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until

[ uhn-til ]
/ ʌnˈtɪl /
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conjunction

up to the time that or when; till: He read until his guests arrived.
before (usually used in negative constructions): They did not come until the meeting was half over.

preposition

onward to or till (a specified time or occurrence): She worked until 6 p.m.
before (usually used in negative constructions): He did not go until night.
Scot. and North England. to; unto.

QUIZZES

QUIZ YOURSELF ON “THEIR,” “THERE,” AND “THEY’RE”

Are you aware how often people swap around “their,” “there,” and “they’re”? Prove you have more than a fair grasp over these commonly confused words.
Question 1 of 7
Which one of these commonly confused words can act as an adverb or a pronoun?

Origin of until

1150–1200; Middle English untill, equivalent to un- (<Old Norse unz up to, as far as) + tilltill1

words often confused with until

See till1.
Dictionary.com Unabridged Based on the Random House Unabridged Dictionary, © Random House, Inc. 2021

Example sentences from the Web for until

British Dictionary definitions for until

until
/ (ʌnˈtɪl) /

conjunction (subordinating)

up to (a time) thathe laughed until he cried
(used with a negative) before (a time or event)until you change, you can't go out

preposition

(often preceded by up) in or throughout the period beforehe waited until six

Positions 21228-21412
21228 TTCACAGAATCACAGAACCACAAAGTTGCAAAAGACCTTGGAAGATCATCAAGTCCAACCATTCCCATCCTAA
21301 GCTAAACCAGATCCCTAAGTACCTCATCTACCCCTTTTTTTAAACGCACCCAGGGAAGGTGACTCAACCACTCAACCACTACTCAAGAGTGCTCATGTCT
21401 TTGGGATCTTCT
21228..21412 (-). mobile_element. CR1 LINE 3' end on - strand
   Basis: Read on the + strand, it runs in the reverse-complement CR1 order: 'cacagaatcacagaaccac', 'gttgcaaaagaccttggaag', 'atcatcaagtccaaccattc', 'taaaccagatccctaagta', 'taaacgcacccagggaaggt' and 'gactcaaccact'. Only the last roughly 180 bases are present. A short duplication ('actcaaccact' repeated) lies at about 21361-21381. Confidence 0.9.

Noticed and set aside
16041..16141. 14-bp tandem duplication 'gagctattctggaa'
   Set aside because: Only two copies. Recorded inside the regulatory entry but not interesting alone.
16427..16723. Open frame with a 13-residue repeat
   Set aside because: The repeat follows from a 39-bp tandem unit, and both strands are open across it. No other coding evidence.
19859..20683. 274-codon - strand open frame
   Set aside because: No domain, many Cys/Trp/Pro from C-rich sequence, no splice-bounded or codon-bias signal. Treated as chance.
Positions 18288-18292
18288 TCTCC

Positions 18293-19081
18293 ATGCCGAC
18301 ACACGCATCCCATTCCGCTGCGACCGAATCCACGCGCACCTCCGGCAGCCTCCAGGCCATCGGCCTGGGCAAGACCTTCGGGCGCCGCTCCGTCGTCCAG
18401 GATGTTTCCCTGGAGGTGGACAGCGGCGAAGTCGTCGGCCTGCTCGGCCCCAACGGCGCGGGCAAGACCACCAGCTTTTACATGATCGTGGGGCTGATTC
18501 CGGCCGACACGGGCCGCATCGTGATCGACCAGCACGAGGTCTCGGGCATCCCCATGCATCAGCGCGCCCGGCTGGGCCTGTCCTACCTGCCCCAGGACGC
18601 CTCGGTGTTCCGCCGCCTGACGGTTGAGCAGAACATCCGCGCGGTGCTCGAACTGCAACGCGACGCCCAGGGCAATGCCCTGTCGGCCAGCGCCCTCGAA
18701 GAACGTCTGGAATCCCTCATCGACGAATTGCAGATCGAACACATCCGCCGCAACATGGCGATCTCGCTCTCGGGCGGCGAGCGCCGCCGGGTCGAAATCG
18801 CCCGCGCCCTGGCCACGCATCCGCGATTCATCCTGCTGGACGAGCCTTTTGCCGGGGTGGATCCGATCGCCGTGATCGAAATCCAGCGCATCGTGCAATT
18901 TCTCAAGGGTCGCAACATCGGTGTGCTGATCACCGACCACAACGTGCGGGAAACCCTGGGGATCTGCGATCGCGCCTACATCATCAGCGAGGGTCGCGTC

(used with a negative) earlier than; beforehe won't come until tomorrow

Word Origin for until

C13 untill; related to Old High German unt unto, until, Old Norse und; see till 1

usage for until

The use of until such time as (as in industrial action will continue until such time as our demands are met) is unnecessary and should be avoided: industrial action will continue until our demands are met
Collins English Dictionary - Complete & Unabridged 2012 Digital Edition © William Collins Sons & Co. Ltd. 1979, 1986 © HarperCollins Publishers 1998, 2000, 2003, 2005, 2006, 2007, 2009, 2012

Idioms and Phrases with until

until

see put off until tomorrow; talk one's arm off (until blue in the face). Also see under till.

The American Heritage® Idioms Dictionary Copyright © 2002, 2001, 1995 by Houghton Mifflin Harcourt Publishing Company. Published by Houghton Mifflin Harcourt Publishing Company.
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